Iraqi forces ENTER Fallujah: Troops storm ISIS bastion on three fronts in massive dawn offensive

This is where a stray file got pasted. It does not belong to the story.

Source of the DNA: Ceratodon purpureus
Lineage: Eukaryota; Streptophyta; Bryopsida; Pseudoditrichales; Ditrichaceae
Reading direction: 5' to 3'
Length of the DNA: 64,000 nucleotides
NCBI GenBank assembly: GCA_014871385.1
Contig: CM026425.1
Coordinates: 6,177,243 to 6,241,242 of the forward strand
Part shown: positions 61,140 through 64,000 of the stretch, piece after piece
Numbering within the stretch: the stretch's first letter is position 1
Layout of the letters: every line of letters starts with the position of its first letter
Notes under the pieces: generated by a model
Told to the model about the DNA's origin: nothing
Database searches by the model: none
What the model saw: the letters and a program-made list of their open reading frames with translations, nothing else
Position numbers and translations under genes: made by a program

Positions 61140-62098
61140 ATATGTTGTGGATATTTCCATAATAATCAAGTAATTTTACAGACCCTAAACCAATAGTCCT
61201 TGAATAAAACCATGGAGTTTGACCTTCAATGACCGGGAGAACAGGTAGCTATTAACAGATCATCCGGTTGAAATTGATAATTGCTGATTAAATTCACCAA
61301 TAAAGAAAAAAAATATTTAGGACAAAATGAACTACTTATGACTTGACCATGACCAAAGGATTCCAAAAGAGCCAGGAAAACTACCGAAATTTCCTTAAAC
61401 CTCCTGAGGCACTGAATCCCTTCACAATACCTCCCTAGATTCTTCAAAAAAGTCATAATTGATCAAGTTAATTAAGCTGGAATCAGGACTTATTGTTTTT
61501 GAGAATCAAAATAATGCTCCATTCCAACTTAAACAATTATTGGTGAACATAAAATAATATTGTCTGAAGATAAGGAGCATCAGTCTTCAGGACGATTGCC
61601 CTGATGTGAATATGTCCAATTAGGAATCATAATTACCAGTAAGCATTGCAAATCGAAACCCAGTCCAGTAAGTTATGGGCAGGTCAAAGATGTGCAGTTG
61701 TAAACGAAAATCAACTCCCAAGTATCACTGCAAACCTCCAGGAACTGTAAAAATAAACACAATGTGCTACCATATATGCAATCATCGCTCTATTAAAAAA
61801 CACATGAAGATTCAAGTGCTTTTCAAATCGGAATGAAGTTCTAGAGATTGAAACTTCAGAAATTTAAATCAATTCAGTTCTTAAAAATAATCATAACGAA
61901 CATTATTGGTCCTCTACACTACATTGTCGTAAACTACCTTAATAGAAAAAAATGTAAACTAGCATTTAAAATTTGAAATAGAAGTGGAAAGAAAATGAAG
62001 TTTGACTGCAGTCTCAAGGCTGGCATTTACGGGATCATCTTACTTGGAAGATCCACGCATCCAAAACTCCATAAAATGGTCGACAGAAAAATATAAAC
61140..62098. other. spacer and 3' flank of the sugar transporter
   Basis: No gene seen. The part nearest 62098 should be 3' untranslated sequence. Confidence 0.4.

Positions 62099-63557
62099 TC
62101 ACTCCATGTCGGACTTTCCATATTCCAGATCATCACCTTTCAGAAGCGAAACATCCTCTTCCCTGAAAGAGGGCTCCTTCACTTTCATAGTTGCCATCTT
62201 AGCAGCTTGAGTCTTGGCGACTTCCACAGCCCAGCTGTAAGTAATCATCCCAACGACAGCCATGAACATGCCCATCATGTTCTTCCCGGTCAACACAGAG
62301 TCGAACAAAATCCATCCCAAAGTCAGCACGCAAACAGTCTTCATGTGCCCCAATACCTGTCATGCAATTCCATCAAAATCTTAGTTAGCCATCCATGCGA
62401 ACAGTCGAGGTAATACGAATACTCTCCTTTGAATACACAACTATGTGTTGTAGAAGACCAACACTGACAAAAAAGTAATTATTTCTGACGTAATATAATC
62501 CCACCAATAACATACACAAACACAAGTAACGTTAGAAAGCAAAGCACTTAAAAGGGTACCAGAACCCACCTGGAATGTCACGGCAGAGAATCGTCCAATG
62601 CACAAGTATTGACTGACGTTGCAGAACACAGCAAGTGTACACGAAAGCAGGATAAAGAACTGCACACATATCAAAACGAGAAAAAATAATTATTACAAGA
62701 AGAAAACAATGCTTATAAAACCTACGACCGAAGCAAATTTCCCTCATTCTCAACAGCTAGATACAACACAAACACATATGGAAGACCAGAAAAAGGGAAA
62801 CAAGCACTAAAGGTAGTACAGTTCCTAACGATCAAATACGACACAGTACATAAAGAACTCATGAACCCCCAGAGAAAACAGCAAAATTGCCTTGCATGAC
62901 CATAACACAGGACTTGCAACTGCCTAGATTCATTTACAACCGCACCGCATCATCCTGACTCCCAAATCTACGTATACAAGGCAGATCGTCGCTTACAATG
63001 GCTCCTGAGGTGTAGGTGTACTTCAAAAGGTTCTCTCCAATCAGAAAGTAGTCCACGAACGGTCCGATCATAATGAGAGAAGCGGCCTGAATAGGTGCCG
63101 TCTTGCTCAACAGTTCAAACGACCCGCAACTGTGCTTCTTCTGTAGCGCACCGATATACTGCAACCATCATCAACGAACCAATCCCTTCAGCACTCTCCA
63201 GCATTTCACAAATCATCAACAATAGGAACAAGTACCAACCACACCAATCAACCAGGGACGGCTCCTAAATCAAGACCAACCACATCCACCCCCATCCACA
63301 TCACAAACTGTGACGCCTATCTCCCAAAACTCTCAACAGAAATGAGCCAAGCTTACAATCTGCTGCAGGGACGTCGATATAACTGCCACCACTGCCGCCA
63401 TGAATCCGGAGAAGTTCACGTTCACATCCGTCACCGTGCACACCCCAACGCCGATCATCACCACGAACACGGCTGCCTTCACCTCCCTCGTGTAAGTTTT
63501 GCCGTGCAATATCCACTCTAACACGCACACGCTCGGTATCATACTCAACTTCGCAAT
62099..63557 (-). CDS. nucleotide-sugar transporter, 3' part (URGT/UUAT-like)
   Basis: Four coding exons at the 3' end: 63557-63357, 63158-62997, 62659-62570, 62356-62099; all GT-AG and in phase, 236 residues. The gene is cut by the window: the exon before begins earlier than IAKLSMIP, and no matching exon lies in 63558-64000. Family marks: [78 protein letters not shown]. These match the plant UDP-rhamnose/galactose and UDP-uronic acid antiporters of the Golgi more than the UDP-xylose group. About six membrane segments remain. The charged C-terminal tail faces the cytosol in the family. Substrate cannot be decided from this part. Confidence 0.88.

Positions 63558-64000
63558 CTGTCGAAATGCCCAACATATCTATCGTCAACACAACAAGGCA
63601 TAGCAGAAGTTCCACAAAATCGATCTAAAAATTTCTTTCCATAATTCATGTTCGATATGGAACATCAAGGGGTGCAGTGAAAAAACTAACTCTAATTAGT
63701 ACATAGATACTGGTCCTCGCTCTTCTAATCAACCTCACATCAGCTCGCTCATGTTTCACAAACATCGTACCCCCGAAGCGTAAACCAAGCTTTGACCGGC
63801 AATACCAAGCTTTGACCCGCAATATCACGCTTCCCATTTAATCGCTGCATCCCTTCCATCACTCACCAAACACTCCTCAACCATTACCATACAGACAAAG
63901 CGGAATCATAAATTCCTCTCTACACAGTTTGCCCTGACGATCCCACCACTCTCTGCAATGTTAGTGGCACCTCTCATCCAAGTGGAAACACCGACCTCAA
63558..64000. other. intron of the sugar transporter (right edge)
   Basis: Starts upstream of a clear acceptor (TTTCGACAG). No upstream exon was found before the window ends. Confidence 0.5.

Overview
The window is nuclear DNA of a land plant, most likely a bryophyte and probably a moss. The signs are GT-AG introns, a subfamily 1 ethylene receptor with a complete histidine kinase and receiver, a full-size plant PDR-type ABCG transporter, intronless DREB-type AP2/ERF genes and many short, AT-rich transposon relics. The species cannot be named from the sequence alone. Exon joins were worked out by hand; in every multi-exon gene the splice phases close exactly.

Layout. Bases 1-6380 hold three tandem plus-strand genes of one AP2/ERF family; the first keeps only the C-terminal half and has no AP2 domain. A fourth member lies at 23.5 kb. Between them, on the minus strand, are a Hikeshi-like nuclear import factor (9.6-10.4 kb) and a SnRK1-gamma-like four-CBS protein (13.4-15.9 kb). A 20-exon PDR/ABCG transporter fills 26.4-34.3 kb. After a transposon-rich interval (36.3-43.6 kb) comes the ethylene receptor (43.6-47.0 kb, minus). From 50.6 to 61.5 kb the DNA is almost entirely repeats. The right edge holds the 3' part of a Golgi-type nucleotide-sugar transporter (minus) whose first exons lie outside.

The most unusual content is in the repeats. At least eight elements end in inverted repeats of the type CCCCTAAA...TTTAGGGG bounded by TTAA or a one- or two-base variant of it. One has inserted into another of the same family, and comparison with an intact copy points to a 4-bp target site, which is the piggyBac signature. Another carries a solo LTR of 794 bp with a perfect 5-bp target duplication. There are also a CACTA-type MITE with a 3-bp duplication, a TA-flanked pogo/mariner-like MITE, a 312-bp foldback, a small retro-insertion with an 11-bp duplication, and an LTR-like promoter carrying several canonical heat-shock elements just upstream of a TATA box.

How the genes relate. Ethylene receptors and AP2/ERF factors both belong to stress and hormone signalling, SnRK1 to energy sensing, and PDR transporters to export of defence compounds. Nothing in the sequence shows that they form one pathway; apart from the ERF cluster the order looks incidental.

Watch video Harambe the gorilla enters his habitat for the first time Iraqi forces entered Fallujah today in a final assault to retake the city where 50,000 civilians are being held hostage by ISIS. Troops backed by coalition air strikes, artillery and tanks stormed the terror group’s bastion on three fronts in a massive dawn offensive. They were joined by counter-terrorism service (CTS) forces, marking the start of a phase of urban combat in a city where US forces in 2004 fought some of their toughest battles since the Vietnam War. A member of the Iraqi security forces fires a rocket against the backdrop of explosions during clashes with ISIS near Fallujah. Troops backed by air strikes, artillery and tanks have now stormed the terror group’s bastion on three fronts in a massive dawn offensive Guerrilla warfare: Troops were joined by counter-terrorism service forces (above) which marks the start of a phase of urban combat in a city where US forces in 2004 fought some of their toughest battles since the Vietnam War Heavily armed elite forces wait for their orders to advance ahead of the offensive which began at around 4am local time this morning Iraqi pro-government forces evacuate a wounded comrade in al-Sejar village in Iraq’s Anbar province, on the boundaries of Fallujah as they take part in a major assault to retake the city Lieutenant General Abdelwahab al-Saadi, the commander in charge of the operation, said: ‘Iraqi forces entered Fallujah under air cover from the international coalition, the Iraqi air force and army aviation and supported by artillery and tanks. ‘Counter-terrorism service (CTS) forces, the Anbar police and the Iraqi army, at around 4am (1am GMT), started moving into Fallujah from three directions,’ he said. CTS spokesman Sabah al-Norman said: ‘We started early this morning our operations to break into Fallujah.’ The week-old operation had previously focused on retaking villages and rural areas around Fallujah, which lies just 30 miles west of Baghdad. Only a few hundred families managed to slip out of the Fallujah area ahead of the assault on the city, with an estimated 50,000 civilians still trapped inside, sparking fears the jihadists could try to use them as human shields. Fallujah is one of just two major urban centres in Iraq still held by ISIS. They also hold second city Mosul. Major Dhia Thamir, of the Special Forces Service, said troops have recaptured 80 per cent of the territory around the city since the operation began a week ago. Elite Iraqi troops were poised Sunday to assault one of the Islamic State group’s most emblematic bastions, Fallujah, as the jihadists counterattacked in both Iraq and neighbouring Syria Smoke billows on the front line near Hasan Sham village, some 45 kilometres east of the city of Mosul The ‘peshmerga-led ground offensive, backed by international coalition warplanes’ started before dawn Iraqi Kurdish Peshmerga forces carry a wounded comrade during an operation near Hasan Sham village But the overall commander of the Fallujah operation, Abdelwahab al-Saadi, said Saturday it was a matter of hours before the Counter-Terrorism Service (CTS) entered the city. The week-old operation has so far focused on retaking villages and rural areas around the city, which lies only 50 kilometres (30 miles) west of Baghdad. ‘I won’t tell you hours but the breach of Fallujah will happen very soon,’ Hadi al-Ameri, a senior commander in the Hashed al-Shaabi paramilitary force, told Iraqi television. CTS’s involvement will mark the beginning of a phase of urban combat in Fallujah, a city where US forces in 2004 fought some of their toughest battles since the Vietnam War. The jihadists were also under pressure from Kurdish fighters east of their northern Iraqi stronghold Mosul and from US-backed Kurdish-led fighters in Syria. An Iraqi girl sleeps inside a tent at a camp in the town of Amriyat al-Fallujah set up to shelter people fleeing violence around Fallujah Scared: Iraqi children stand outside a tent at a camp set up to shelter people fleeing violence around the city of Fallujah.The Norwegian Refugee Council, which runs the camp in Amriyat al-Fallujah, says around 3,000 people have managed to flee the area since fighting began Around 2,200 people have managed to escape the Fallujah area since Iraqi forces launched their operation to retake the city on May 22-23 Displaced Iraqis register their families at the entrance of a newly-opened camp in the government-held town of Amriyat al-Fallujah 30 miles southwest of Baghdad on May 29 which was set up to shelter people fleeing violence around the city of Fallujah Women and children swarm a Red Crescent ambulance handing out medicine at a camp sheltering displaced Iraqis Iraq’s autonomous Kurdish region announced yesterday the launch of a pre-dawn offensive involving 5,500 peshmerga fighters to retake an area on the road between its capital Arbil and Mosul. ‘This is one of the many shaping operations expected to increase pressure on ISIS in and around Mosul in preparation for an eventual assault on the city,’ the Kurdistan Region Security Council said in a statement. In Syria, Kurdish rebels from the People’s Protection Units (YPG) allied to Arab fighters and backed both on the ground and in the air by the US-led coalition, were targeting Raqqa, ISIS’s de-facto Syrian capital. ISIS countered in both countries where they declared their ‘caliphate’ in 2014, attacking non-jihadist rebels in Syria as well as the Iraqi town of Heet, which was recaptured by the army just last month. ‘An attack by Daesh (ISIS) terrorists on several parts of Heet was thwarted… Now the whole area is under control,’ the Joint Operations Command said in a statement. It said coalition aircraft targeted ISIS forces during the attack and added that pockets of jihadists remained. Iraqi security forces, advancing towards Fellujah, clear one of the tunnels built by ISIS fighters in the city Iraq’s elite counter-terrorism forces gather ahead of an operation to re-take the ISIS-held City of Fallujah On stand-by: The elite fighters were called in ahead of an expected final assault on the ISIS held city Preperations: Iraq’s elite counter-terrorism forces clean their weapons ahead of the operation Hundreds of residents have managed to flee the extremist stronghold with Iraqi forces surrounding the city ISIS has been losing ground around their strongholds in Mosul and Fallujah in Iraq and Raqqa in Syria ‘Daesh attacked Heet to ease the pressure on their fighters inside Fallujah, especially following the announcement that CTS had arrived,’ the statement said. In northern Syria, the jihadists have launched an offensive against the towns of Marea and Azaz that threatens to overrun the last swathe of territory in the east of Aleppo province held by non-jihadist rebels. As the fighting raged on multiple fronts, civilians were once again bearing the brunt of the conflict. At least 29 civilians have been killed since ISIS launched the assault in Aleppo province early on Friday, the Syrian Observatory for Human Rights said. Northwest of Azaz, a senior nurse said late Saturday that a hospital supported by Doctors Without Borders (MSF) was closed except for emergencies. A troop buildup has been completed around Fallujah with the last battalion having arrived at dawn yesterday at the sprawling Tariq Camp Major Dhia Thamir, of the Special Forces Service, said troops have recaptured 80 percent of the territory around the city since the operation began a week ago Iraqi commander, Abdelwahab al Saadi, told al jazeera: ‘These forces will break into Fallujah in the next few hours to liberate it from Daesh’ The Iraqi army is preparing for a final assault to retake Fallujah from ISIS as jihadists continue to hold 50,000 civilians hostage amid fierce fighting MSF said on Friday that it was evacuating patients and staff from the hospital in Salamah town as it was just three kilometres (two miles) from the front line. In Iraq, only a few hundred families managed to slip out of the Fallujah area, with an estimated 50,000 people still trapped inside the city proper. According to the Norwegian Refugee Council, around 2,200 people have managed to escape the Fallujah area since Iraqi forces launched their operation on May 22-23. ‘We are receiving hundreds of displaced Iraqis from the outskirts of Fallujah who are totally exhausted, afraid and hungry,’ said Nasr Muflahi, NRC’s Iraq director. The extremist group still controls territory in the country’s north and west, including Mosul, Iraq’s second largest city Iraq’s counter-terrorism service (CTS) reach al-Sejar village in Iraq’s Anbar province, on the boundaries of Fallujah An estimated 50,000 civilians remained trapped in Fallujah city as well as twice that number along Syria’s border with Turkey as a result of an ISIS sweep near Aleppo ISIS fighters holed up in Fallujah are believed to number around 1,000 and while the myriad forces involved in the operation have moved closer, none have yet entered the city proper Mourners carry the coffin an Iraqi soldier, who was killed during the assault to retake the city of Fallujah Among the terrorists killed, was the area’s commander, Maher Al-Bilawi, who was one of 70 jihadis killed in the airstrikes. Colonel Steve Warren, spokesman for the US-led coalition said the terrorists ‘are holding the civilian population captive so that they can hide behind them’. In a weekly update of operations across Iraq and Syria, Warren said: ‘We’ve killed more than 70 enemy fighters, including Maher Al-Bilawi, who is the commander of ISIL forces in Fallujah.’ Warren said the Al-Bilawi commander was killed two days ago while an Iraqi officer and a local official had reported his death last week. Tens of thousands of Iraqi forces launched an offensive to retake Fallujah, one of only two major Iraqi cities still controlled by ISIS, the other being Mosul. ISIS fighters holed up in Fallujah are believed to number around 1,000 and while the myriad forces involved in the operation have moved closer, none have yet entered the city proper. Tens of thousands of Iraqi forces on May 22-23 launched an offensive to retake Fallujah, one of only two major Iraqi cities still controlled by ISIS, the other being Mosul Iraq’s CTS, the country’s best-trained and most battle-tested fighting unit, deployed on the edge of Fallujah for the first time since an operation was launched to retake the jihadist-held city A destroyed tank is left in Harariyat village on the outskirts of Fallujah city in Iraq’s western Anbar province Iraqi pro-government forces rest inside a building ahead of a major assault to retake the city of Fallujah It was the first Iraqi city to fall out of government control in January 2014 and was the scene a decade earlier of some of the worst fighting US forces had seen since the Vietnam war. The city has been surrounded by pro-government forces for months and concern has been mounting among humanitarian groups that the population was being deliberately starved. Nasr Muflahi, the Norwegian Refugee Council’s Iraq director said: ‘The situation inside Fallujah is getting critical by the day.’ Despite plans before the operation for safe corridors, few civilians have managed to flee the Fallujah battle in recent days. The biggest group slipped out on Friday. The militants meanwhile launched an attack Sunday on the town of Hit, 85 miles west of Baghdad, which was recaptured by government troops last month. A military officer said the extremists entered three neighborhoods and were engaged in heavy clashes with Iraqi forces backed by U.S.-led airstrikes. Fallujah, which saw some of the heaviest fighting of the 2003-2011 U.S.-led military intervention, was the first city in Iraq to fall to IS. The extremists seized control of Fallujah in January 2014, six months before they swept across northern and western Iraq and declared a caliphate. During the past few months, the army, security forces and allied paramilitary forces carried out operations around Mosul and Fallujah to tighten the grip on the besieged city Despite plans before the operation for safe corridors, few civilians have managed to flee the Fallujah battle in recent days The city has been surrounded by pro-government forces for months and concern has been mounting among humanitarian groups that the population was being deliberately starved Fighters from a Shiite paramilitary units, known as Hashd Shaabi, are seen at a tunnel in Harariyat village on the outskirts of Fallujah city Police Lieutenant General Raed Shakir Jawdat said: ‘Our forces evacuated 460 people… most of them women and children.’ One of the lucky civilians who managed to flee the city with more than ten of her family, Umm Omar said: ‘ISIS gave us food that only animals would eat.’ A Kurdish-Arab alliance has launched an operation to retake the city, where an estimated 300,000 people still living there are becoming increasingly desperate to flee. According to anti-ISIS activist group Raqa is Being Slaughtered Silently (RBSS), residents were paying smugglers £270 each to try to escape. The Iraqi army has begun its assault on the ISIS stronghold of Fallujah to rout the remaining 1,000 terrorists 70 ISIS terrorists including their commander Maher Al-Bilawi were killed by an airstrike in Fallujah, Iraq The 1,000 remaining terrorists are holding 50,000 civilians who are trapped in the city has human shields Small numbers of civilians have been able to flee the city, avoiding the attentions of the 1,000 remaining jihadis Hamoud al-Musa of RBSS said: ‘There is nearly no one walking in the streets. People are afraid of a brutal onslaught from the warplanes, whether coalition, Russian, or even regime. He said ISIS had set up a few new checkpoints in Raqa city and was ‘amassing its forces on the front lines’ further north, he said. UN aid chief Stephen O’Brien said a total of 592,700 Syrians were living under siege, an increase of some 75,000 from a previous estimate. He told the Security Council Friday that the use of siege and starvation as a weapon of war was ‘reprehensible’ and ‘must stop immediately’. Iraqi forces began their attack on Fallujah on May 22 assisted by US and coalition bombers and drones ISIS have been accused of using civilians as human shields in Fallujah as terror group loses ground in Iraq The views expressed in the contents above are those of our users and do not necessarily reflect the views of MailOnline.